Picture this. You’re at a film festival party. Someone approaches you, asks your name and immediately asks what you do.
As soon as you tell the other person, there is a beat – A moment or two when the person decides if you are worth his time. If not, then the other person will feign a polite interest in you, look over your shoulder for someone more important to talk to and leave the scene, tossing you a business card on his way out.
Whenever someone mentions the word “networking” the mental picture that comes into focus, often involves an overly energetic schmoozer who hands out business cards like candy. These people typically have their own agenda in mind and could care less about you – unless they could potentially use you.
While this strategy may be utilized by many up-and-coming filmmakers, it won’t be ours.
NETWORKING (For Filmmakers)
In order to avoid becoming a walking business card dispensary, every time you think about networking, I want you to focus on one thing – and one thing only. The other person!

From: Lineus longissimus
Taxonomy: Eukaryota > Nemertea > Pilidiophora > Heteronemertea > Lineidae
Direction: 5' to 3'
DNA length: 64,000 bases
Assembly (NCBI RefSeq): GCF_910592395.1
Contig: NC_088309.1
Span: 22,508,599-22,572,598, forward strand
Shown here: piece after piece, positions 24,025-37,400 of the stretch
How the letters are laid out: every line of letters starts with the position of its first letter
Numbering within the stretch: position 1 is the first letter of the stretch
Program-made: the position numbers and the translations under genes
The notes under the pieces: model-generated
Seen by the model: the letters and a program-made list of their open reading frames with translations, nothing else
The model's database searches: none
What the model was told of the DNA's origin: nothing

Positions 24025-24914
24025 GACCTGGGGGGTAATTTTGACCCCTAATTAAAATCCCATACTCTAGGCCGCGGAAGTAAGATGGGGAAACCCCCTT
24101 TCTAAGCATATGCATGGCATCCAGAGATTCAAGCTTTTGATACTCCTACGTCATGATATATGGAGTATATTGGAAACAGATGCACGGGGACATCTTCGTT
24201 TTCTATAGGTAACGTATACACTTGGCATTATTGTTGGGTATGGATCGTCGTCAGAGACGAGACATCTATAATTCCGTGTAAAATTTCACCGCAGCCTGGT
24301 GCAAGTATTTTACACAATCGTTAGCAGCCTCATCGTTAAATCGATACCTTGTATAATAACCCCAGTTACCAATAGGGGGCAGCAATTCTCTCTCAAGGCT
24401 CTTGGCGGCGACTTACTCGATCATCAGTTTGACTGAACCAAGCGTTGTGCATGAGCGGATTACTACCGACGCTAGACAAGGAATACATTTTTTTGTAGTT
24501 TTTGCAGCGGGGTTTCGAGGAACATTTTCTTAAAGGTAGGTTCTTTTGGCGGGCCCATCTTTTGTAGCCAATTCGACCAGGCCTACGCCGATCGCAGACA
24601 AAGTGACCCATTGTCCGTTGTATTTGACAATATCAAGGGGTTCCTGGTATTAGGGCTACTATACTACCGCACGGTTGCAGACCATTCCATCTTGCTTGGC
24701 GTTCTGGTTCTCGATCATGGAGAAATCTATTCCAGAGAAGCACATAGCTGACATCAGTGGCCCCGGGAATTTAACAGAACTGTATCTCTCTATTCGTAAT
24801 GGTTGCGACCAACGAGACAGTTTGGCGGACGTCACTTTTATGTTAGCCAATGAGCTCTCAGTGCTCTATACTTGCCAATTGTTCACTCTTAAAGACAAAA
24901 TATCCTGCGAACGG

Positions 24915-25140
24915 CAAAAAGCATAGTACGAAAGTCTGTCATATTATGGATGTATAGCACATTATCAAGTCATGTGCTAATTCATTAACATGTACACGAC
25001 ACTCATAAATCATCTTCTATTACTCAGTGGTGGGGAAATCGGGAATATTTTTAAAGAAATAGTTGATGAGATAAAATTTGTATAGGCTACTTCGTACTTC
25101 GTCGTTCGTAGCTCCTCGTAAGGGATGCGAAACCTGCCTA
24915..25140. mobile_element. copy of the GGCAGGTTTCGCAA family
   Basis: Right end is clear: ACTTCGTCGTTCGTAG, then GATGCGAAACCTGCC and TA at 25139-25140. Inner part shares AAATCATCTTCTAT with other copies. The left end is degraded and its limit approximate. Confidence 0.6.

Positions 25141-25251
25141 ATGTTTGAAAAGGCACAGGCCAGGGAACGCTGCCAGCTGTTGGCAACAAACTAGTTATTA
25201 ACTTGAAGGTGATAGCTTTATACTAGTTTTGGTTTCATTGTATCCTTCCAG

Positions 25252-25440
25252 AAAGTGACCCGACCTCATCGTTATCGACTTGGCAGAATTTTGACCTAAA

If you like the other person and think they are a nice human being, I want you to always focus on finding ways to help. By helping other people reach their goals, all the lessons we spoke about (rapport, reputation and building relationships) will work in your favor.
Help enough people, and enough people will help you. Simple, right?
- Build a network of like minded individuals.
- If you live in a small town like I did, try to find a local art scene and other local filmmakers.If your area is limited, then contact people through social networking websites.
- Consider taking weekend trips to film festivals and screenings within your proximity. Strike up conversations.
- Consider helping as PA for movies in your area.
- Once you make friends. Go to their screenings. Get business cards. Follow up. Always ask yourself: “What can I do to help this person succeed?”
One of the best parts about working in the movie industry is meeting other like-minded, creative people. If you go out of your way to help other people as much as you can (without allowing other people to take advantage of you), then you’ll be in very good shape when it comes time to create your own projects.
For further reading, I recommend: How to Make it in Hollywood. The book was very helpful when I first moved to New York and networked my way into a development office, working with an indie producer.